“I’m so happy because I don’t know if I would have been able to save or get this much money.”
These were the happy words of Nansira Doumbia. The young mother of four didn’t always have it so easy. “Before this savings group, you could never get a loan in the village. I have a farm but didn’t have the money to cultivate anything on it.”
This was the least of Nansira and her husband’s troubles. Before the savings group, much to her dismay, her daughter had to drop out of school, unable to keep up with the demands of helping her family and her studies all at once. “My husband and I tried our best to manage our family’s finances,” she lamented.
Everything changed with the arrival of the savings group.
Nansira is part of the Benkani savings group in Dialakoro; part of World Vision Mali’s Saving for Transformation (S4T) programme. This brings women and men together in a cooperative, to save and provide small loans for the development of livelihoods in their community. The group is now in its third saving cycle and the results couldn’t be better for its 27 members. Over a 12 month period, not only did the group autonomously manage and run all its meetings, credit granting and savings collections, but also managed to save FCFA 1,644,200 (USD 3,200).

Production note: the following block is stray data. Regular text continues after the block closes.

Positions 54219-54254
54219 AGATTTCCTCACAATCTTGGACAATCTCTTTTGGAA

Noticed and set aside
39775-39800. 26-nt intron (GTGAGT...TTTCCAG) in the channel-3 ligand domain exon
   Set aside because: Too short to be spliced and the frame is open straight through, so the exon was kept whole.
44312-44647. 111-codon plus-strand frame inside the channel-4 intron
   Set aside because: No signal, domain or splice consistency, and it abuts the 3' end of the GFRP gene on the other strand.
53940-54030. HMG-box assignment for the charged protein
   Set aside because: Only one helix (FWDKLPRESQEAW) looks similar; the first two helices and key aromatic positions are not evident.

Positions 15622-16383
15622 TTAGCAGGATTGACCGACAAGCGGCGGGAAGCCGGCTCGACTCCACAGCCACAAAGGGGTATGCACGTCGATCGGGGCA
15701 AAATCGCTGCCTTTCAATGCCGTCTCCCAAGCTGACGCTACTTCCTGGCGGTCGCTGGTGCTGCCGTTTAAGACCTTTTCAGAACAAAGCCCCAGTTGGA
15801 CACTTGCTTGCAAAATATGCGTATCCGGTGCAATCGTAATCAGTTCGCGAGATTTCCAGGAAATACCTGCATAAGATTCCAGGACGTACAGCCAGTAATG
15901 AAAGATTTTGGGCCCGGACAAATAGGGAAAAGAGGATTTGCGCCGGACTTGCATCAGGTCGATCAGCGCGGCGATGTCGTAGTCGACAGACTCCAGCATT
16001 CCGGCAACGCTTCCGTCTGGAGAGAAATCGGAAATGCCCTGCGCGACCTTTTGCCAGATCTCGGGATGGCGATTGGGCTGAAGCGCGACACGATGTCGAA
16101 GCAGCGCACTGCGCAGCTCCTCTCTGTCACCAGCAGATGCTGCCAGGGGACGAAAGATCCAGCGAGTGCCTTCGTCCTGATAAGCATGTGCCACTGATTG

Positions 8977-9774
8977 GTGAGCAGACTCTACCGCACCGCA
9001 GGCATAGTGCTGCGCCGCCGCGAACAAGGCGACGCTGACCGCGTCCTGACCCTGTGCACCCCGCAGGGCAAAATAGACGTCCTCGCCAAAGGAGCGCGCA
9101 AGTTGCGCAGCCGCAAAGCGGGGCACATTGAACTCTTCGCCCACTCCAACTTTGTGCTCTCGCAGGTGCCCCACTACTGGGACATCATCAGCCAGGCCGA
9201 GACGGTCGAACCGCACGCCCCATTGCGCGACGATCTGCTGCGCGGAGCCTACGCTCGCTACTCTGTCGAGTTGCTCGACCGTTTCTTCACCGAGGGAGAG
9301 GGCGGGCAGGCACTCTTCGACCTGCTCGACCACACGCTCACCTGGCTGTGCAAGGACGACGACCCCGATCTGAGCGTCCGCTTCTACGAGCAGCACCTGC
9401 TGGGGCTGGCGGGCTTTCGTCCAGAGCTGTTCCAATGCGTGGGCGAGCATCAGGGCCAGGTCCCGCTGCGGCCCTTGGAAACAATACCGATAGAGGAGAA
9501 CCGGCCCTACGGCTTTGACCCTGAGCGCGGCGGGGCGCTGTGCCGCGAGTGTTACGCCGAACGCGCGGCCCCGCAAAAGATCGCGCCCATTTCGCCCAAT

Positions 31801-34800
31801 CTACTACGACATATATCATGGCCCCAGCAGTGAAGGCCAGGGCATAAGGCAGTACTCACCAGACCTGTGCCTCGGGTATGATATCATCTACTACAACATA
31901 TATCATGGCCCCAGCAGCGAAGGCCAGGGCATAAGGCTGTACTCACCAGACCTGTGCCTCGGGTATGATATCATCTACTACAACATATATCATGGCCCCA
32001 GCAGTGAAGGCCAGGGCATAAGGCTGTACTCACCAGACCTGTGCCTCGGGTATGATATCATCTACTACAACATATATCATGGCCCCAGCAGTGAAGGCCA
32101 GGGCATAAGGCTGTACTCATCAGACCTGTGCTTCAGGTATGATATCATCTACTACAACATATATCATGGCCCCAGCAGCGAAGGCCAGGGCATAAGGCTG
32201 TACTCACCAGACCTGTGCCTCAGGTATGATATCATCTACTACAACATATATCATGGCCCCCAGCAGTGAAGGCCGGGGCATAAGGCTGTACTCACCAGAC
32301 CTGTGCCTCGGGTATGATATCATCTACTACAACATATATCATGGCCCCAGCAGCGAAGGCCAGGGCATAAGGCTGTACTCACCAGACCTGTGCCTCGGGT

“Since I joined the group I have been able to send my children back to school,” Nansira said, exuding a sense of empowered pride. She also took advantage of the credit facility available to her through the group to start a small condiment trade. “I buy condiments from Neguela (a nearby town) and resell it in my village and this gives me enough to keep saving about 1000 FCFA a week with the group, FCFA 1,250 (USD 2.50) if business is good. At the beginning I could not save more than FCFA 5,000 (USD 10) but now, I have saved even more than FCFA 50,000 (USD 100),” she said, beaming with joy.
The savings group is much more than just an economic enterprise for its members however. “As a member of this group, I have learned so much essential things to live together in peace. The group has reinforced social cohesion amongst us women; we talk about things like health and community hygiene. We exchange ideas to develop our community. This would not have been possible if we women did not connect with each other,” Nansira professed.
Now, after a year of productive saving, it is payday and the gains are shared among the group’s members. “I’m so happy to have this money. It’s like a gift and we were our own bank. With the FCFA 78,754 (USD 159) I got, I can pay workers to cultivate my farm, continue my other small businesses, buy clothes for my children and pay for some expenses for their upcoming school year.”
“I hope and pray that this great initiative, savings groups, continues.”